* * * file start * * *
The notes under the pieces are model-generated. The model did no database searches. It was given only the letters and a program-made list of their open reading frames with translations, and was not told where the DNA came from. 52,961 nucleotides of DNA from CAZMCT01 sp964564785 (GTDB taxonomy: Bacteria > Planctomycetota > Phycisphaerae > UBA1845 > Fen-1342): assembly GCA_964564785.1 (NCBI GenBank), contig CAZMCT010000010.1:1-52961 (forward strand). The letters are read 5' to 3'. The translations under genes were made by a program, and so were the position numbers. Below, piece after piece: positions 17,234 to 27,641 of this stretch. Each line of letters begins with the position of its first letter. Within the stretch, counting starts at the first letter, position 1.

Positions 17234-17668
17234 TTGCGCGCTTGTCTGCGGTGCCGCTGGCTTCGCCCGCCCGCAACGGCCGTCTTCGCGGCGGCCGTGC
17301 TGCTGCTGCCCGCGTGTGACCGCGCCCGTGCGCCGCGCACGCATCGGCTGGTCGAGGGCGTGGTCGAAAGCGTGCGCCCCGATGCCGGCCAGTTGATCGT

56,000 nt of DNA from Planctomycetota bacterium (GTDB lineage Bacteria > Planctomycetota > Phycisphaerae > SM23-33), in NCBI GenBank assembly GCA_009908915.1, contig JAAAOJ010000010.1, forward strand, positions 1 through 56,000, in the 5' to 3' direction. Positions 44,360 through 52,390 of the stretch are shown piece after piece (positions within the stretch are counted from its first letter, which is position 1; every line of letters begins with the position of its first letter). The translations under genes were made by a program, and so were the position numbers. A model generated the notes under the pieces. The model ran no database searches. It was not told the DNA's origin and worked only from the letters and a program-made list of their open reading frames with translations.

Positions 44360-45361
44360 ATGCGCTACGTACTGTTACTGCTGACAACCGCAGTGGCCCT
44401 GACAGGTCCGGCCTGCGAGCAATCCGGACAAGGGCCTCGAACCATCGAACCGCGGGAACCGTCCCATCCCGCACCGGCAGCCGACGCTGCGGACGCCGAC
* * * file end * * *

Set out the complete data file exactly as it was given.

The notes under the pieces are model-generated. The model did no database searches. It was given only the letters and a program-made list of their open reading frames with translations, and was not told where the DNA came from. 52,961 nucleotides of DNA from CAZMCT01 sp964564785 (GTDB taxonomy: Bacteria > Planctomycetota > Phycisphaerae > UBA1845 > Fen-1342): assembly GCA_964564785.1 (NCBI GenBank), contig CAZMCT010000010.1:1-52961 (forward strand). The letters are read 5' to 3'. The translations under genes were made by a program, and so were the position numbers. Below, piece after piece: positions 17,234 to 27,641 of this stretch. Each line of letters begins with the position of its first letter. Within the stretch, counting starts at the first letter, position 1.

Positions 17234-17668
17234 TTGCGCGCTTGTCTGCGGTGCCGCTGGCTTCGCCCGCCCGCAACGGCCGTCTTCGCGGCGGCCGTGC
17301 TGCTGCTGCCCGCGTGTGACCGCGCCCGTGCGCCGCGCACGCATCGGCTGGTCGAGGGCGTGGTCGAAAGCGTGCGCCCCGATGCCGGCCAGTTGATCGT

56,000 nt of DNA from Planctomycetota bacterium (GTDB lineage Bacteria > Planctomycetota > Phycisphaerae > SM23-33), in NCBI GenBank assembly GCA_009908915.1, contig JAAAOJ010000010.1, forward strand, positions 1 through 56,000, in the 5' to 3' direction. Positions 44,360 through 52,390 of the stretch are shown piece after piece (positions within the stretch are counted from its first letter, which is position 1; every line of letters begins with the position of its first letter). The translations under genes were made by a program, and so were the position numbers. A model generated the notes under the pieces. The model ran no database searches. It was not told the DNA's origin and worked only from the letters and a program-made list of their open reading frames with translations.

Positions 44360-45361
44360 ATGCGCTACGTACTGTTACTGCTGACAACCGCAGTGGCCCT
44401 GACAGGTCCGGCCTGCGAGCAATCCGGACAAGGGCCTCGAACCATCGAACCGCGGGAACCGTCCCATCCCGCACCGGCAGCCGACGCTGCGGACGCCGAC